The bridge collapsed because one of its supporting beams 14.5 feet above the pavement was hit by an oversized truck that should not have been on the bridge. If that oversized truck had hit that beam in 1955, the year the bridge was built, it would have collapsed then. Instead, the bridge stood for 58 years before being hit by such a truck.
Show me any bridge and I can conceive of a truck big enough to bring it down. That doesn’t prove we have an infrastructure deficit; it only proves that every bridge has a limit to what it can carry. Height and weight limits are posted for most bridges; the driver of the truck crossing the Skagit River last week apparently neglected to read the signs.
The Antiplanner will be in Marin County, California tomorrow to debate Plan Bay Area, the “sustainability” plan for the nine-county region. In the meantime, you can listen to a radio interview with the Antiplanner and, below the jump, watch a couple of educational videos put together by opponents of the plan.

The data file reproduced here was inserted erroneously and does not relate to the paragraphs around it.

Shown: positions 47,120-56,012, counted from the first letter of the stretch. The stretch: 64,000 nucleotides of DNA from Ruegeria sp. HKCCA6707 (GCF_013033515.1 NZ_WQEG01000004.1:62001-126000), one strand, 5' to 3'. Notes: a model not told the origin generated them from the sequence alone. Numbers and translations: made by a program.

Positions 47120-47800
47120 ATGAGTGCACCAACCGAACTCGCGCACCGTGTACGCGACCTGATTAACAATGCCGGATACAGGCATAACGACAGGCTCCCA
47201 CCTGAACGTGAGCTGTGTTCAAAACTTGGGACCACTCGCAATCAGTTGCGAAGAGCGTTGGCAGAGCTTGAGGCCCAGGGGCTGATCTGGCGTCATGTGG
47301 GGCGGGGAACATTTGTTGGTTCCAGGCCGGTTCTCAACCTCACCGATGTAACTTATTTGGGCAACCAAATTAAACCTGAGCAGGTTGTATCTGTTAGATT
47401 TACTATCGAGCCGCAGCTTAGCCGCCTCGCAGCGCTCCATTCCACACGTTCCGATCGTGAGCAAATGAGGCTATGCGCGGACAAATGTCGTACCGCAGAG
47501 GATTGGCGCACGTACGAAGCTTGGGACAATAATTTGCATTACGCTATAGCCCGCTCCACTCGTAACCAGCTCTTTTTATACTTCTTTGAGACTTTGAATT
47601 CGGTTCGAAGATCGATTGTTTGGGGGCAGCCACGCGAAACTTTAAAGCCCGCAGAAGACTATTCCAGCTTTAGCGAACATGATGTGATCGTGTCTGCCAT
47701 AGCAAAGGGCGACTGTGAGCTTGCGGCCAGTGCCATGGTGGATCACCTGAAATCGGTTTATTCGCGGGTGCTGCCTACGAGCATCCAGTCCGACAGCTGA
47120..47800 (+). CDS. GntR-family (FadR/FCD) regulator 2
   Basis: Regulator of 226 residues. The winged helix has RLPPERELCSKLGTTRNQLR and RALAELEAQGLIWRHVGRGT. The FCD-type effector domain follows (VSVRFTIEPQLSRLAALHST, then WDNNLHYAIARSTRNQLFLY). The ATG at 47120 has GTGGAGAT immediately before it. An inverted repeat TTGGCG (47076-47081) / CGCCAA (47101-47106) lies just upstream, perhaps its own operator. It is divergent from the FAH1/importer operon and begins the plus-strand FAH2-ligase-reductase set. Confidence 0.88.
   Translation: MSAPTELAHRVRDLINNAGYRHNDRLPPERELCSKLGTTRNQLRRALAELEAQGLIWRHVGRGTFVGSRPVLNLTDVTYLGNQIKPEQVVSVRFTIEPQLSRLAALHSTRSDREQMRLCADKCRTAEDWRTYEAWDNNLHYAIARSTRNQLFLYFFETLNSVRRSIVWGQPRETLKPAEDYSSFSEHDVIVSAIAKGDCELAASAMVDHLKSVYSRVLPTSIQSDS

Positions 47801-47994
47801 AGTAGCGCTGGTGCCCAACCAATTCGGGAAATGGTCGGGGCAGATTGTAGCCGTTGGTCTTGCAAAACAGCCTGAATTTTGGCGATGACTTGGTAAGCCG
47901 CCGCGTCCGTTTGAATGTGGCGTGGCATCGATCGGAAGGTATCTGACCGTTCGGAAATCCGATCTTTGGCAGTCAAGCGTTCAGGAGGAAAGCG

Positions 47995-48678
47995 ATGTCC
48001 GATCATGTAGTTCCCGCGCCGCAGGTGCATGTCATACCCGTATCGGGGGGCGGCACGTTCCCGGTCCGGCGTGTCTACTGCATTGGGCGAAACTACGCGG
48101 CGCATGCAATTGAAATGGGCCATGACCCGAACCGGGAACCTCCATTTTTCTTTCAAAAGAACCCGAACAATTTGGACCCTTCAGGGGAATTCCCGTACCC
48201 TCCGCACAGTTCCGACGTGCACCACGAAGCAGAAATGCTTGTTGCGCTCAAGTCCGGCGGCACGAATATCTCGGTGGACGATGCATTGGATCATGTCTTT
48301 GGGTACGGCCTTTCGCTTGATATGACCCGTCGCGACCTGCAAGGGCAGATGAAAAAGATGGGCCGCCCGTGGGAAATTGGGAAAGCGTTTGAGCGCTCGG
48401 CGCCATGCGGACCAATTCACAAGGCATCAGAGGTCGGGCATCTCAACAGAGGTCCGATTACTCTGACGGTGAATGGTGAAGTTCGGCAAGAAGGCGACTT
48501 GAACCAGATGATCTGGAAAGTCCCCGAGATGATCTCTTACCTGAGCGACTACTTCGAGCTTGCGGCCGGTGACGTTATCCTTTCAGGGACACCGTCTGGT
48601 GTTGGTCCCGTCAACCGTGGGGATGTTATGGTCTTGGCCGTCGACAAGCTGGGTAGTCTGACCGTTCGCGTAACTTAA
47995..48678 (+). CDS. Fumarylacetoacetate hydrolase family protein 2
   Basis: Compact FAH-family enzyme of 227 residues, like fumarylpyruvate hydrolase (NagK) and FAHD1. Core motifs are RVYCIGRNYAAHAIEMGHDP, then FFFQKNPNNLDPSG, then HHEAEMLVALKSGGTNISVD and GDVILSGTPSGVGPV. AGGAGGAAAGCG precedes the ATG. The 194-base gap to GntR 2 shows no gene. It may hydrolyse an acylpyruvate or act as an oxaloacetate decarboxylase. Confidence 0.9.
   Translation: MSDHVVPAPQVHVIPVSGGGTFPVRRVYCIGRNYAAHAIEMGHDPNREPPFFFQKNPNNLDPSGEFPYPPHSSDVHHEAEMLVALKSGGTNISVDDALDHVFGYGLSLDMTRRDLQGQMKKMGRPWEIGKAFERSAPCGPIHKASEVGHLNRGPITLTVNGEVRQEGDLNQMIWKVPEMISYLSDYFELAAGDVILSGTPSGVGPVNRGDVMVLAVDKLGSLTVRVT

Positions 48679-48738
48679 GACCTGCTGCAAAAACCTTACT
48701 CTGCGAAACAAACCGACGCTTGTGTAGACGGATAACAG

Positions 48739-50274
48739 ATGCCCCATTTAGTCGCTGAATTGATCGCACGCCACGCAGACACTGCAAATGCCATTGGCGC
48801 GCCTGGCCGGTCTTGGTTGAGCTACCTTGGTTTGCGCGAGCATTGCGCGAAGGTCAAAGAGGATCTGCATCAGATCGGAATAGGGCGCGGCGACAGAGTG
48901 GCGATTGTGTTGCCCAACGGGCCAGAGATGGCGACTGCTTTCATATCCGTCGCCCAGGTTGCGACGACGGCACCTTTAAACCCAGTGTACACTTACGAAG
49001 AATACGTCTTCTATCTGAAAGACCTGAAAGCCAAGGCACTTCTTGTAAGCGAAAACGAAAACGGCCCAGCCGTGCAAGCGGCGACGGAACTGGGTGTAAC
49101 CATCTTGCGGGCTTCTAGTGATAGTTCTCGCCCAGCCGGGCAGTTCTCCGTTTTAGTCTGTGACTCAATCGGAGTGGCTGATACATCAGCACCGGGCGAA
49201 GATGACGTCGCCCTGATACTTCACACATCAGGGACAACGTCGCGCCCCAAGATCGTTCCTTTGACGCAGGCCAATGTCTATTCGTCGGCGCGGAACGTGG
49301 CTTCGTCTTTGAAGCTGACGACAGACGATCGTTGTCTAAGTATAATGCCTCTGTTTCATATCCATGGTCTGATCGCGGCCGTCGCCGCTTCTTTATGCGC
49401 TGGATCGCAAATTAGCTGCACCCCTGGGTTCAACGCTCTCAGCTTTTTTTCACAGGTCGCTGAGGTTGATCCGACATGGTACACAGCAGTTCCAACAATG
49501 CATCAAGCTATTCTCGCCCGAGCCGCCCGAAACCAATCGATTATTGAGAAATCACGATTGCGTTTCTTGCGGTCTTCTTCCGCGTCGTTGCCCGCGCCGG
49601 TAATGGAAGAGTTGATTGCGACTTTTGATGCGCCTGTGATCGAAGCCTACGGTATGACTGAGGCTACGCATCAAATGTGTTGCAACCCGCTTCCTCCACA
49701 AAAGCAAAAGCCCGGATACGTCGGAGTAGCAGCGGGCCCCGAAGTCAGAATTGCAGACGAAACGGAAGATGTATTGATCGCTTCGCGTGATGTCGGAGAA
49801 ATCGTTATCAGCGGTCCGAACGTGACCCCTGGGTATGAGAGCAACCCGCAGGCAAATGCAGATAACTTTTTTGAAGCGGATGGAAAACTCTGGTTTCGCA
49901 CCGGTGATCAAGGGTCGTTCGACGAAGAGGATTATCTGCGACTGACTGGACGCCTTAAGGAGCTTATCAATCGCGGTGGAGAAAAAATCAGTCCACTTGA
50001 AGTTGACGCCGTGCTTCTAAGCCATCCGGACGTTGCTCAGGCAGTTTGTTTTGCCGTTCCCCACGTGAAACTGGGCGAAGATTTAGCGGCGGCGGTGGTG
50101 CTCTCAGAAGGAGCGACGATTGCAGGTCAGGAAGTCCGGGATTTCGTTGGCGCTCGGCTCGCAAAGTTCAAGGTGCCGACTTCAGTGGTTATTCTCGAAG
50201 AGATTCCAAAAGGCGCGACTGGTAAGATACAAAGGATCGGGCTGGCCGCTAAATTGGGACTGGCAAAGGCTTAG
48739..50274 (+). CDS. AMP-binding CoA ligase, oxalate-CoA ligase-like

Reports of riots in Stockholm suburbs probably brings to American minds images of single-family homes and SUVs burning. Though Stockholm has plenty of American-style suburbs, the riots were not in those areas.
Instead, they were in high-density housing projects that Sweden built in an effort to promote transit ridership, which planners today would call “transit-oriented developments.” Most Swedes, however, refused to live in these projects, so they became home to Sweden’s second-class citizenry, namely immigrant and often Muslim workers.
Within minutes of the announcement that a bridge on Interstate 5 in Washington state had collapsed, people posted comments saying that this was further proof that our infrastructure was in terrible shape and that America was becoming a third-world country. The comments then descended into a debate over whether the Repubicans or Democrats were to blame for this sorry state of affairs.
This morning, the Washington Department of Transportation announced that the collapse happened when an oversized truck hit an overhead span. The 58-year-old bridge’s most recent maintenance inspection, in 2010, found that it was in “better than minimum adequacy to tolerate being left in place as is.”